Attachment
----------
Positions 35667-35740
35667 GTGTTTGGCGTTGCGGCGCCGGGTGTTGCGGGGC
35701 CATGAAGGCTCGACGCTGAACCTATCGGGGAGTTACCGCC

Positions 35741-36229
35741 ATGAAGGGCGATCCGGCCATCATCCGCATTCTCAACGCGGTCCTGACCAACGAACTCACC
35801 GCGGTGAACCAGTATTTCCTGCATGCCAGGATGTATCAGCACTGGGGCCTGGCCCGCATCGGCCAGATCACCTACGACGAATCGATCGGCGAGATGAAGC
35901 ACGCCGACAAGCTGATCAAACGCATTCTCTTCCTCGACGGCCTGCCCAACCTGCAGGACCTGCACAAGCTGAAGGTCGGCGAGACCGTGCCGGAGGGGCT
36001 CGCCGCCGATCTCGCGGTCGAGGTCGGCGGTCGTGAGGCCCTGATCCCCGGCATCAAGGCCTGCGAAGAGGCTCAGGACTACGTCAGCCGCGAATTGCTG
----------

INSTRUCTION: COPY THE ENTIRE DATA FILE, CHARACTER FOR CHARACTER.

Positions 35667-35740
35667 GTGTTTGGCGTTGCGGCGCCGGGTGTTGCGGGGC
35701 CATGAAGGCTCGACGCTGAACCTATCGGGGAGTTACCGCC

Positions 35741-36229
35741 ATGAAGGGCGATCCGGCCATCATCCGCATTCTCAACGCGGTCCTGACCAACGAACTCACC
35801 GCGGTGAACCAGTATTTCCTGCATGCCAGGATGTATCAGCACTGGGGCCTGGCCCGCATCGGCCAGATCACCTACGACGAATCGATCGGCGAGATGAAGC
35901 ACGCCGACAAGCTGATCAAACGCATTCTCTTCCTCGACGGCCTGCCCAACCTGCAGGACCTGCACAAGCTGAAGGTCGGCGAGACCGTGCCGGAGGGGCT
36001 CGCCGCCGATCTCGCGGTCGAGGTCGGCGGTCGTGAGGCCCTGATCCCCGGCATCAAGGCCTGCGAAGAGGCTCAGGACTACGTCAGCCGCGAATTGCTG